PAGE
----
(First of all, let me apologize for missing yesterday’s column – we had some pretty severe “internet issues” which made posting anything become a fool’s errand. Nonetheless – here we are today!)
I love solstices and equinoxes. Far beyond what the weather feels like outside, these days – every three months – catapult us officially into a new season. Granted, when it turns December 20 or so, you can bet that Winter has already staked a claim up here in the Northland. And even when summer solstice arrives on June 20th, the season is almost half over for us.
But I like the vernal equinox perhaps the best. “Vernal” from the Latin, vernalis, which is properly the Latin, “ver,” meaning spring, just becomes a fancy way to say it. So with daylight savings time and the vernal equinox, our expectation is that Winter has finally crawled back into its cold, icy cave, and we are once again free to frolic and enjoy what the new birth of spring brings to us! Ah – it should be days of bike rides, and long walks, and kite flying and even a picnic in the warm March sun – especially this year, when the snow has melted a good while back and the ground is not wet and mushy. Spring was meant to be used, and fawned over, with lots of leisure and sitting out on the back patio finally, with the chair cushions carried up from the basement storage – why, we could even open the windows of the gazebo and let the fresh spring air clear out the must of winter.
But you see – even as we talk about the first day of spring, dark forces lurk just under the surface. It materializes in the form of a short, cute, blue-eyed Scandinavian, who, like all good Scandinavians worth their salt, views a beautiful day as the opportunity – not to frolic in the joy of a change of season – but to finally get going on the lawn work outside, sucking the leaves out of the egress window wells, putting down the weed barrier before things spring up, pruning the hydrangeas and the clematis and the grasses, and yes, opening up the gazebo, and wiping everything down, and vacuuming the floor and washing the windows and…don’t forget to take the covers off the plants that have been protected all winter. C’mon! Finish that cup of coffee, and smile! There is WORK to be done! This isn’t time to linger over the crossword puzzle! Why, that’s what spring is for – working. Cleaning. Pruning. And lots more. No use wasting the day with idle relaxation outdoors. We will breathe in the good spring air along with the 50 tons of dust we will create as we push away the remnants of winter.
It’s not unlike the feeling you can imagine the Children of Israel had when they were in Egypt, and it was announced that it was time to build another tribute to the Pharaoh. Yippee. Can’t wait.
My only hope comes in the forecast for today. Around noon, of just after I get back from getting my haircut, my friends in the weather department are predicting the winds will pick up. Now, when they say the winds will increase in this land, they mean we can expect a good steady wind of 30-5 miles an hour, with gusts of around 45-50 mph. There goes the kite flying, and the picnic. But there also probably goes the pruning, since we are better off waiting to trim dead things until the day when they won’t blow immediately into a yard four doors down. I can guess we will still suck out the leaves, and put down the herbicide – and take the little Styrofoam cans off the new plants… but the forecast also promises rain tomorrow, for the first time since last October, and so that will eliminate a two-day work fest outside.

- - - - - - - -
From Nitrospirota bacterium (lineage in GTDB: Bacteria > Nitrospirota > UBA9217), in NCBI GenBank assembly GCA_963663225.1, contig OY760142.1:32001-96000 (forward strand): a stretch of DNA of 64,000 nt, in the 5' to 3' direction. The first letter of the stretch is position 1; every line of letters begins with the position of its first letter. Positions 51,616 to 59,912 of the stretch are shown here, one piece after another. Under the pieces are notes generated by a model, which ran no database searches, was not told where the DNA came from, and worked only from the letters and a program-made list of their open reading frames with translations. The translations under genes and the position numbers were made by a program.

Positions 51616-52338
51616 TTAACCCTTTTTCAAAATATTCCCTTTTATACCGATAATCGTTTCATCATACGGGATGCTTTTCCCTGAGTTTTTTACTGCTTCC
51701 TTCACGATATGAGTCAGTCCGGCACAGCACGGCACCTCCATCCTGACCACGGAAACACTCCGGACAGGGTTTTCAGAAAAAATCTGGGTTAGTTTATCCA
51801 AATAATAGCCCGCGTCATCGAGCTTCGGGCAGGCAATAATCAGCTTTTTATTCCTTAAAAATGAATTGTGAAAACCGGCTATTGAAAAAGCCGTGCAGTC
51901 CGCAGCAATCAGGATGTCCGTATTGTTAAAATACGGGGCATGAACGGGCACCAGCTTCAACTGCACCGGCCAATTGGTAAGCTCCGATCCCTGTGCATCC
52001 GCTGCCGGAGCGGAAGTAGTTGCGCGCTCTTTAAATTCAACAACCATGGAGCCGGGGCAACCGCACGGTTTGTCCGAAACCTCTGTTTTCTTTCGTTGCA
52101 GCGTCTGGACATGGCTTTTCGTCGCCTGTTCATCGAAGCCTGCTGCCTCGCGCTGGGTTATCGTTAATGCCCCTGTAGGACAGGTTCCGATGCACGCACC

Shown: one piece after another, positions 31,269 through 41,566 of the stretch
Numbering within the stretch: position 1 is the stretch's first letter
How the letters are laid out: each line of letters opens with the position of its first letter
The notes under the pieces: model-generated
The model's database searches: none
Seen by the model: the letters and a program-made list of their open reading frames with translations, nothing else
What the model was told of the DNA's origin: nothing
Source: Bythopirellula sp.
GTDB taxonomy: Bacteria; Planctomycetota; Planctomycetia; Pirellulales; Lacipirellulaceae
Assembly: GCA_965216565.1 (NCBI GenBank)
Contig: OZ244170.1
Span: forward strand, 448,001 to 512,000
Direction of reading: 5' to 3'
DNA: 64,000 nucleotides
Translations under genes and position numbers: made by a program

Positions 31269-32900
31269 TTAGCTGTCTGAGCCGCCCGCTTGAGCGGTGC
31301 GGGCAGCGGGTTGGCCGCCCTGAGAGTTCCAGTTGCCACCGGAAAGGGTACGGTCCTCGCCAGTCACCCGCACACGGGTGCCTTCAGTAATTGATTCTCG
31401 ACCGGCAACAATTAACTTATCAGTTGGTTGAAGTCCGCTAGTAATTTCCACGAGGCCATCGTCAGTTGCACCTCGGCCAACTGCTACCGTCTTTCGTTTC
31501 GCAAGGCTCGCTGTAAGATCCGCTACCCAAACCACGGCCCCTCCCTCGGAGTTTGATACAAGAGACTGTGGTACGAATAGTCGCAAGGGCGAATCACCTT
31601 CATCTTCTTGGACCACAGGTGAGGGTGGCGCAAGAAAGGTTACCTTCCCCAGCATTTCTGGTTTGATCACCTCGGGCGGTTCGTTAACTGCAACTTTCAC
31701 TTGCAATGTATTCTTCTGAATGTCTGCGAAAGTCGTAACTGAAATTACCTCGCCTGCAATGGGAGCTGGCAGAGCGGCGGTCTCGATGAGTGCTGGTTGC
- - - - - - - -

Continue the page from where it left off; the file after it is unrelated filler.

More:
Of course, I did notice her in the laundry room, eyeing the cupboards, and mumbling something about “might as well clear all of this out too…”
WE indeed are creatures of habit, even if the habits are different for each of us. The challenge comes when intention collides with intention, as spending the day enjoying the spring comes up again spending the day using the spring to get something else done. I’m not lazy, but I do know that there is always time to get things done, not all on one day, but another time. I didn’t even mention staining the egress walls and the inside of the gazebo… But it’ll all get done, and hopefully in the right time, even if it is not right now.
I hope you enjoy your spring cleanup, as much as I do. And be sure to take a little time – just a little – to romp and frolic in this new season before us.
Word for the day: quadrivium. Pronounced kwa-DRIV-ee-oom. It’s kind of a fancy word that has two meanings. Most literally, it comes from the Latin, quadri, meaning “four” (of course), and via, meaning “way, or road.” A quadrivium, therefore, is always found at a four-way stop. It’s where four roads meet. Of course, if there are only three roads, it’s known as a trivium. However, in the middle ages, Quadrivium was expanded to mean the four “arts” of the university. More than just studying one course, in a college, like medicine or theology, a student at university was to embrace a wide range of studies, and the four key ones – the quadrivium – were arithmetic, geometry, astronomy and music. That’s an interesting choice of four, but it apparently meant to train different parts of the brain. A little different than the three “R”" we grew up with…
After 43 years of ministry, Randy Cross lived his "fourth life" and shared about retirement, living boldly and intentionally in our world. To be sure, there was some North Dakota thrown in.